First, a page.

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Today we’ll evaluate Kirkland Lake Gold Ltd. (TSE:KL) to determine whether it could have potential as an investment idea. Specifically, we’ll consider its Return On Capital Employed (ROCE), since that will give us an insight into how efficiently the business can generate profits from the capital it requires.
Firstly, we’ll go over how we calculate ROCE. Second, we’ll look at its ROCE compared to similar companies. Then we’ll determine how its current liabilities are affecting its ROCE.
What is Return On Capital Employed (ROCE)?
ROCE measures the amount of pre-tax profits a company can generate from the capital employed in its business. All else being equal, a better business will have a higher ROCE. Overall, it is a valuable metric that has its flaws. Renowned investment researcher Michael Mauboussin has suggested that a high ROCE can indicate that ‘one dollar invested in the company generates value of more than one dollar’.
So, How Do We Calculate ROCE?
Analysts use this formula to calculate return on capital employed:
Return on Capital Employed = Earnings Before Interest and Tax (EBIT) ÷ (Total Assets – Current Liabilities)
Or for Kirkland Lake Gold:
0.22 = US$206m ÷ (US$1.6b – US$162m) (Based on the trailing twelve months to September 2018.)
Therefore, Kirkland Lake Gold has an ROCE of 22%.
Is Kirkland Lake Gold’s ROCE Good?
ROCE can be useful when making comparisons, such as between similar companies. Using our data, we find that Kirkland Lake Gold’s ROCE is meaningfully better than the 2.7% average in the Metals and Mining industry. We consider this a positive sign, because it suggests it uses capital more efficiently than similar companies. Setting aside the comparison to its industry for a moment, Kirkland Lake Gold’s ROCE in absolute terms currently looks quite high.
Our data shows that Kirkland Lake Gold currently has an ROCE of 22%, compared to its ROCE of 9.4% 3 years ago. This makes us think about whether the company has been reinvesting shrewdly.
When considering ROCE, bear in mind that it reflects the past and does not necessarily predict the future. ROCE can be deceptive for cyclical businesses, as returns can look incredible in boom times, and terribly low in downturns. ROCE is, after all, simply a snap shot of a single year. Remember that most companies like Kirkland Lake Gold are cyclical businesses. What happens in the future is pretty important for investors, so we have prepared a free report on analyst forecasts for Kirkland Lake Gold.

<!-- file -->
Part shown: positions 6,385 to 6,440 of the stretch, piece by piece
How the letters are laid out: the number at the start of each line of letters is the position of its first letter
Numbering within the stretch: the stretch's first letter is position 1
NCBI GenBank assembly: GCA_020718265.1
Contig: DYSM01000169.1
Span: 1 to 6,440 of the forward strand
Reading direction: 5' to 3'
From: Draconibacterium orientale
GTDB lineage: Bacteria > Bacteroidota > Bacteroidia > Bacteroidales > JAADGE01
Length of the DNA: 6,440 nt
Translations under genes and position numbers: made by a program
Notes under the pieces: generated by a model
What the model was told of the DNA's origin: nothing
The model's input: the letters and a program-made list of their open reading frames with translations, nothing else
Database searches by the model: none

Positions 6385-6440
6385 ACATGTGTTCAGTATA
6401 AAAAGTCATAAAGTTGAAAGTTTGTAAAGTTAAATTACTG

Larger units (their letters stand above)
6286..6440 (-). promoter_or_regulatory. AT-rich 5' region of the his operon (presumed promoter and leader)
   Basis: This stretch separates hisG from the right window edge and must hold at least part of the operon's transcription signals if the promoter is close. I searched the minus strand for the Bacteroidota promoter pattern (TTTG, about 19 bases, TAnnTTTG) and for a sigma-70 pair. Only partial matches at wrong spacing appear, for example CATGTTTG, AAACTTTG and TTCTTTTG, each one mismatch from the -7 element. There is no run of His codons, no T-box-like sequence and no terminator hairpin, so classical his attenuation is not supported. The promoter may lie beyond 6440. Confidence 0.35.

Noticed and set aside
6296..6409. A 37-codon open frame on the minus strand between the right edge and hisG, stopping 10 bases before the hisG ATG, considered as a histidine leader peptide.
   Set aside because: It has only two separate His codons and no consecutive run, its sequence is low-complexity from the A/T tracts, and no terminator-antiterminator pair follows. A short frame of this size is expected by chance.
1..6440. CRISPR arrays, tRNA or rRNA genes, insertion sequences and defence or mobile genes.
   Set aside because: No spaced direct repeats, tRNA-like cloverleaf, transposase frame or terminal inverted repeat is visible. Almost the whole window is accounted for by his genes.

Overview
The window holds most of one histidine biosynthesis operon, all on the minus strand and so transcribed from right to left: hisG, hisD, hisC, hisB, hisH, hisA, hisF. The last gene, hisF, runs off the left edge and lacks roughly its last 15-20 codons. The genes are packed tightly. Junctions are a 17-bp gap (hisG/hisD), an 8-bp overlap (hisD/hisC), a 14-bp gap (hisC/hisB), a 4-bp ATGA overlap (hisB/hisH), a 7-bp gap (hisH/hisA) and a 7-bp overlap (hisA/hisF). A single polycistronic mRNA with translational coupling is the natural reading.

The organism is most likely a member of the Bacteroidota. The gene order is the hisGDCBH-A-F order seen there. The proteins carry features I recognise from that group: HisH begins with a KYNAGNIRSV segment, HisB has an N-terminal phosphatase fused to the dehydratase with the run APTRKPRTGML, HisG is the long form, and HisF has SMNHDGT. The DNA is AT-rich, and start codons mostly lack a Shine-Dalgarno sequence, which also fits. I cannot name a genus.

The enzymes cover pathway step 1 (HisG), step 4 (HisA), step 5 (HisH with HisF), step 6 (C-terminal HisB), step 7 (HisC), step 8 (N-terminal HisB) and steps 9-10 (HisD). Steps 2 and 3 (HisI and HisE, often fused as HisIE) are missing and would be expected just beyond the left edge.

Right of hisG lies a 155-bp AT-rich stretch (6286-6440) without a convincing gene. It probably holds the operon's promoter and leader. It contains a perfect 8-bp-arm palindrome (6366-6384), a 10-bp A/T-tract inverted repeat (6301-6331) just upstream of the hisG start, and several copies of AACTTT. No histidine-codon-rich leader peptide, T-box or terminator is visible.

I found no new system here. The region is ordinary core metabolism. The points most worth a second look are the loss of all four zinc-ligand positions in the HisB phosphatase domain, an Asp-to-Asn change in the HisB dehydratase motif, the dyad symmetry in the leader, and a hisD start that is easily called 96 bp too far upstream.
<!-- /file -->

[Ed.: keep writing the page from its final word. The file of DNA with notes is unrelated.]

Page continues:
How Kirkland Lake Gold’s Current Liabilities Impact Its ROCE
Short term (or current) liabilities, are things like supplier invoices, overdrafts, or tax bills that need to be paid within 12 months. The ROCE equation subtracts current liabilities from capital employed, so a company with a lot of current liabilities appears to have less capital employed, and a higher ROCE than otherwise. To counter this, investors can check if a company has high current liabilities relative to total assets.
Kirkland Lake Gold has total liabilities of US$162m and total assets of US$1.6b. As a result, its current liabilities are equal to approximately 10% of its total assets. The fairly low level of current liabilities won’t have much impact on the already great ROCE.
The Bottom Line On Kirkland Lake Gold’s ROCE
This is good to see, and with such a high ROCE, Kirkland Lake Gold may be worth a closer look. Of course you might be able to find a better stock than Kirkland Lake Gold. So you may wish to see this free collection of other companies that have grown earnings strongly.
If you like to buy stocks alongside management, then you might just love this free list of companies. (Hint: insiders have been buying them).
We aim to bring you long-term focused research analysis driven by fundamental data. Note that our analysis may not factor in the latest price-sensitive company announcements or qualitative material.
If you spot an error that warrants correction, please contact the editor at firstname.lastname@example.org. This article by Simply Wall St is general in nature. It does not constitute a recommendation to buy or sell any stock, and does not take account of your objectives, or your financial situation. Simply Wall St has no position in the stocks mentioned. On rare occasion, data errors may occur. Thank you for reading.